Has there been any consultation with Bord Gáis about this legislation and, if so, what is its response? How has the company prepared for competition? What practices and procedures has it put in place? What reform of its operation has been undertaken? What studies has it carried out to determine the implications of the new dispensation? These are all highly important as it enters the arena of competition. How does the Minister envisage that competitive element operating? He stated that he estimates there will be about ten eligible customers. Who are they? Are we just talking about the ESB, NET and some of the larger energy consuming corporate bodies, or are we also talking about the individual domestic consumer? How does he see those operating in the market? Will they enter the international market? Will they operate themselves? Will they use the Bord Gáis grid? If so, how will that affect homes? Will there be parallel grids and connections? Competition does not always necessarily result in reduced costs, especially if an existing service is being duplicated. There is a move by the Government to force Esat and Eircell, the mobile phone companies, to use the same masts so as not to duplicate services as it is inefficient and results in greater cost. I look forward to hearing what the Minister has to say.

I agree with Senator O'Dowd when he spoke of the work practices involved in providing gas supply to homes in built-up areas. Bord Gáis has, in its work, caused enormous inconvenience to communities and householders in all cities. Its work is unplanned. The workmen arrive suddenly and dig the pavement the length of the street thus creating an enormous amount of dust. This is generally left behind as they do not sweep the street or clean up after them. The pavement is replaced with tarmacadam and it is the local authority which is responsible for replacing the pavement with whatever was the original paving, such as granite or some other stone. What is left is generally an ugly, uneven and undulating cover on the pavement. I would like to know the number of compensation claims which have been lodged because of the activities of Bord Gáis. It needs to improve its work practices. It must consult with the local community when it moves into the area. Almost all its work is done by subcontractors and it does little direct work itself. In those circumstances, it is difficult to achieve a standard level of work practices, but it is needed. I do not understand why Bord Gáis, if it digs up a street to provide a service, does not replace the street or pavement with the same material which was there before it started. Why must it always be tarmacadam, even if the street or pavement is made of a different material? Why must it be left to the local authority, perhaps years later, to install a replacement covering of the original material? It is unacceptable and it should be examined in greater detail.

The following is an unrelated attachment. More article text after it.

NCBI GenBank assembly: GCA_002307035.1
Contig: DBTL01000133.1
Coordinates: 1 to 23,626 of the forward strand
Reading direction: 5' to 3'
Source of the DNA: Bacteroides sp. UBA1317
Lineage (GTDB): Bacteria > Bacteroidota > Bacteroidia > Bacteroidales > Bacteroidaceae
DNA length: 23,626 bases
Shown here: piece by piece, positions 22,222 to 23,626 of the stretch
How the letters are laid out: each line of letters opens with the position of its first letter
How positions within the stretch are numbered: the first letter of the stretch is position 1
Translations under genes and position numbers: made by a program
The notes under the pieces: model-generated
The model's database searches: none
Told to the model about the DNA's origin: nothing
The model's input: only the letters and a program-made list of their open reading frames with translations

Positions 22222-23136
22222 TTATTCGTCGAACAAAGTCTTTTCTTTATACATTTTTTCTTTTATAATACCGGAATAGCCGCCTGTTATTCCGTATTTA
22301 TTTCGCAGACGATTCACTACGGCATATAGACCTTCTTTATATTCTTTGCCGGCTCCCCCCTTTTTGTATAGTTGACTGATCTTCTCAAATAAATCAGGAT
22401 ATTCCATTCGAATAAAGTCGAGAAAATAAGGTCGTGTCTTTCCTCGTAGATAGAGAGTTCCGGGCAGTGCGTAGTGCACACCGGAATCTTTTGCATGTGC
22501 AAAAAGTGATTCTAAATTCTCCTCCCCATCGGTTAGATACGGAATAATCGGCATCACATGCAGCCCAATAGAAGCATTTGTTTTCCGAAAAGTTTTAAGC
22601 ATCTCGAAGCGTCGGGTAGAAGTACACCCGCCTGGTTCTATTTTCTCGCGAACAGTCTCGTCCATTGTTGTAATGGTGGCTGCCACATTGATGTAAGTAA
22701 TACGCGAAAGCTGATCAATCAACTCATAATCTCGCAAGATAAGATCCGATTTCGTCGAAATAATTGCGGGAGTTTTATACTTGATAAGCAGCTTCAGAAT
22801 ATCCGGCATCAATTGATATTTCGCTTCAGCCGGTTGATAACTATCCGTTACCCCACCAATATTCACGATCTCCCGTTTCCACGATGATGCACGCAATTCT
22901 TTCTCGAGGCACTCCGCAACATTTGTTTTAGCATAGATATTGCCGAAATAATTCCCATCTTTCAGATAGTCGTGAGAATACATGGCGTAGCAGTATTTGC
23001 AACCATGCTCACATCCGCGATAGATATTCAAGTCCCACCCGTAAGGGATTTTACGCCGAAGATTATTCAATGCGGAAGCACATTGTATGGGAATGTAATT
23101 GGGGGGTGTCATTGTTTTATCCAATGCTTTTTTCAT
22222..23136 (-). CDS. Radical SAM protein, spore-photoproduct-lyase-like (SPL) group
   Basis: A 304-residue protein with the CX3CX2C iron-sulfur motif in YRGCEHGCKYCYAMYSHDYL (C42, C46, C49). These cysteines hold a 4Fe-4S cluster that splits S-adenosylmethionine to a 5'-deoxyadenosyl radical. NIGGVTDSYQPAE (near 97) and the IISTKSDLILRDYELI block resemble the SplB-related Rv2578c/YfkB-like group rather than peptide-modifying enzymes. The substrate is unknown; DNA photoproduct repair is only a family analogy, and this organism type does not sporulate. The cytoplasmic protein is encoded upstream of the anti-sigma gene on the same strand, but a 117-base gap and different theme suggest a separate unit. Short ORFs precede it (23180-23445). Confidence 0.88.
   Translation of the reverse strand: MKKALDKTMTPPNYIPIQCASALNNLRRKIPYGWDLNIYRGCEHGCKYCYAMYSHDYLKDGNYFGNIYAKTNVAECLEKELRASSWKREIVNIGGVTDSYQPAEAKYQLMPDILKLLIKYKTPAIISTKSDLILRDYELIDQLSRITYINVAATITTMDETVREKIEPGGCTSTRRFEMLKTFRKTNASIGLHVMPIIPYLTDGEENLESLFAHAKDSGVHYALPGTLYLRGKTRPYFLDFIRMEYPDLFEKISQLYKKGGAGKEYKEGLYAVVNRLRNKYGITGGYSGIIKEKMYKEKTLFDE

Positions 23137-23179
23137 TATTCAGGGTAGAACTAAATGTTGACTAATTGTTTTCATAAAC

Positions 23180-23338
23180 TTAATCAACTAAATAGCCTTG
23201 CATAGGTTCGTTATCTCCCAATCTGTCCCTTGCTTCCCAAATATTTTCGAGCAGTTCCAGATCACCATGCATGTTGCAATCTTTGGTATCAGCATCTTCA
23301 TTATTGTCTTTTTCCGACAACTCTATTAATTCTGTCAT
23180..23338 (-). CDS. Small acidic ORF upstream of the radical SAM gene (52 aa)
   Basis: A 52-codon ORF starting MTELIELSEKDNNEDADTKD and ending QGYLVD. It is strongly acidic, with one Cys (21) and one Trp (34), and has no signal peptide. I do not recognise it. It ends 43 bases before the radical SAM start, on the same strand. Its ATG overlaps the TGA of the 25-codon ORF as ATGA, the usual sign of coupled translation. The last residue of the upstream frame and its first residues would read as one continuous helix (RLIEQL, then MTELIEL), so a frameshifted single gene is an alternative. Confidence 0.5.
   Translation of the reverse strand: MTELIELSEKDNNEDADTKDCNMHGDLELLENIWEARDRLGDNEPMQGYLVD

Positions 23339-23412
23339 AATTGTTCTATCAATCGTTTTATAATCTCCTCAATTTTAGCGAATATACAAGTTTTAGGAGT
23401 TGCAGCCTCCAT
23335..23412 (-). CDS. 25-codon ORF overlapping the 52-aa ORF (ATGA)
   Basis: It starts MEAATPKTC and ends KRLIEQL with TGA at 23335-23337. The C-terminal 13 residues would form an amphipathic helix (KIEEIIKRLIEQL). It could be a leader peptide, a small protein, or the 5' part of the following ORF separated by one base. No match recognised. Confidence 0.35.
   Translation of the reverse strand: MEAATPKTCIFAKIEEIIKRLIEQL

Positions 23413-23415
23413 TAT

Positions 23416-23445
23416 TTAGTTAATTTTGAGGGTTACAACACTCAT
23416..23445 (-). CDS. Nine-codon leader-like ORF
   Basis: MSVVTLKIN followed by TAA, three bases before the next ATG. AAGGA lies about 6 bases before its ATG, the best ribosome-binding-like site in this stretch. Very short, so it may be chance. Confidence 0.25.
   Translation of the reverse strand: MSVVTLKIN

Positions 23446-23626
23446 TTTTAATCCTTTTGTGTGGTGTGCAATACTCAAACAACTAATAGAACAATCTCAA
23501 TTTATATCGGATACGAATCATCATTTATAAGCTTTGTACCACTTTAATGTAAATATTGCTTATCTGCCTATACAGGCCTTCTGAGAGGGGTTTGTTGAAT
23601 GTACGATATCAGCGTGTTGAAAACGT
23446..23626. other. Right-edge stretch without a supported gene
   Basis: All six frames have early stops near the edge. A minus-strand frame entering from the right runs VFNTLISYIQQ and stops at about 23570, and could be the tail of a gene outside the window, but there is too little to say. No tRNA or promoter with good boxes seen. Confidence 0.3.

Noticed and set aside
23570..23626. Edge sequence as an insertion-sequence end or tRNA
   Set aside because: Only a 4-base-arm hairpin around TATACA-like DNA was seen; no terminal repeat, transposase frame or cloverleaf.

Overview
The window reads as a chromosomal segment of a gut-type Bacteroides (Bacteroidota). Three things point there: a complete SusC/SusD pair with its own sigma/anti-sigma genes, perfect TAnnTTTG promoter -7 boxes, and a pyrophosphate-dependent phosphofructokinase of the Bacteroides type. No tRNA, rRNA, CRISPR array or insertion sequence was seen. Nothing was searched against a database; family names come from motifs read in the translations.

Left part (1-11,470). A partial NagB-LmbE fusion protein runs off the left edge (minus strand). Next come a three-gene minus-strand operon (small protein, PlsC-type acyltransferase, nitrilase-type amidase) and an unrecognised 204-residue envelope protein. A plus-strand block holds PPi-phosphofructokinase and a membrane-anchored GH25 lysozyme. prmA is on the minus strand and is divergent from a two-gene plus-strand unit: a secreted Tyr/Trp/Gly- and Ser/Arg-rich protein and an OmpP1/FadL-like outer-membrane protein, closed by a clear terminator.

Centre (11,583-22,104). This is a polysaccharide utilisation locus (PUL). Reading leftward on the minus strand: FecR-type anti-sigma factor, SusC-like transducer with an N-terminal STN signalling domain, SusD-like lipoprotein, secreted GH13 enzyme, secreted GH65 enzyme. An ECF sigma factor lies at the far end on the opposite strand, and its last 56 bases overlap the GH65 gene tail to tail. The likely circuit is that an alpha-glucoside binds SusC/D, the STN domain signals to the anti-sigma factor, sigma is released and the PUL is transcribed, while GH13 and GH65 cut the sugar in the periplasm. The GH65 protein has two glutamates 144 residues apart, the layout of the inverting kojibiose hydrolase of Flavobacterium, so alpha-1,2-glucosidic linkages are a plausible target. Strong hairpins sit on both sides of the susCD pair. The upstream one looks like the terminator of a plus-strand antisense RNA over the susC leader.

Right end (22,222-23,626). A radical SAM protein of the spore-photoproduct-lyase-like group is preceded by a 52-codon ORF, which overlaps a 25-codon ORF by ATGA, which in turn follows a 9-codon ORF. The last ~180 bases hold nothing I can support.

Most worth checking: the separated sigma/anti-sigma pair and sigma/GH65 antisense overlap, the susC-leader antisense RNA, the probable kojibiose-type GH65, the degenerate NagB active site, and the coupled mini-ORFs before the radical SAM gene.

I am not opposed to the Bill but I am worried about our not having adequate information. We do not know the framework of the new developments which will take place, such as the criteria for competition. It seems the approach being adopted is both minimalist and maximalist. The minimum is being done in terms of the removal of what existed heretofore and the maximum is being left open in the sense that we are being left with a crystal ball to see what will happen in future. It is an irresponsible way to legislate because we have a major repsonsibility to the consumers of this service and there are hundreds of thousands of them. One of the crucial utilities any country requires is a reliable energy source for its welfare in terms of heating for citizens and energy for industry. We must know what kind of competition will take place, what are its parameters and how it will work. Will parallel infrastructures be established which may well increase rather than reduce costs? We want to know there will be security of supply. There was none in the mid-1980s when Dublin Gas closed down and it had to be taken over by Bord Gáis to provide that security and continuity of supply. We want to know that the customer will get gas at a reasonable price. This Bill makes provision that Bord Gais Éireann must buy supplies at a reasonable price and operate under reasonable costs. The Minister of State should attempt to give the House some information on these issues. We do not have the document on which this legislation is based to determine whether we are acting correctly and if the terms of the Energy Charter Treaty are sufficiently extensive to cover not only trade and investment but also consumer protection, stability, continuity and security of supply. Ultimately, that is our responsibility to the citizens of this country.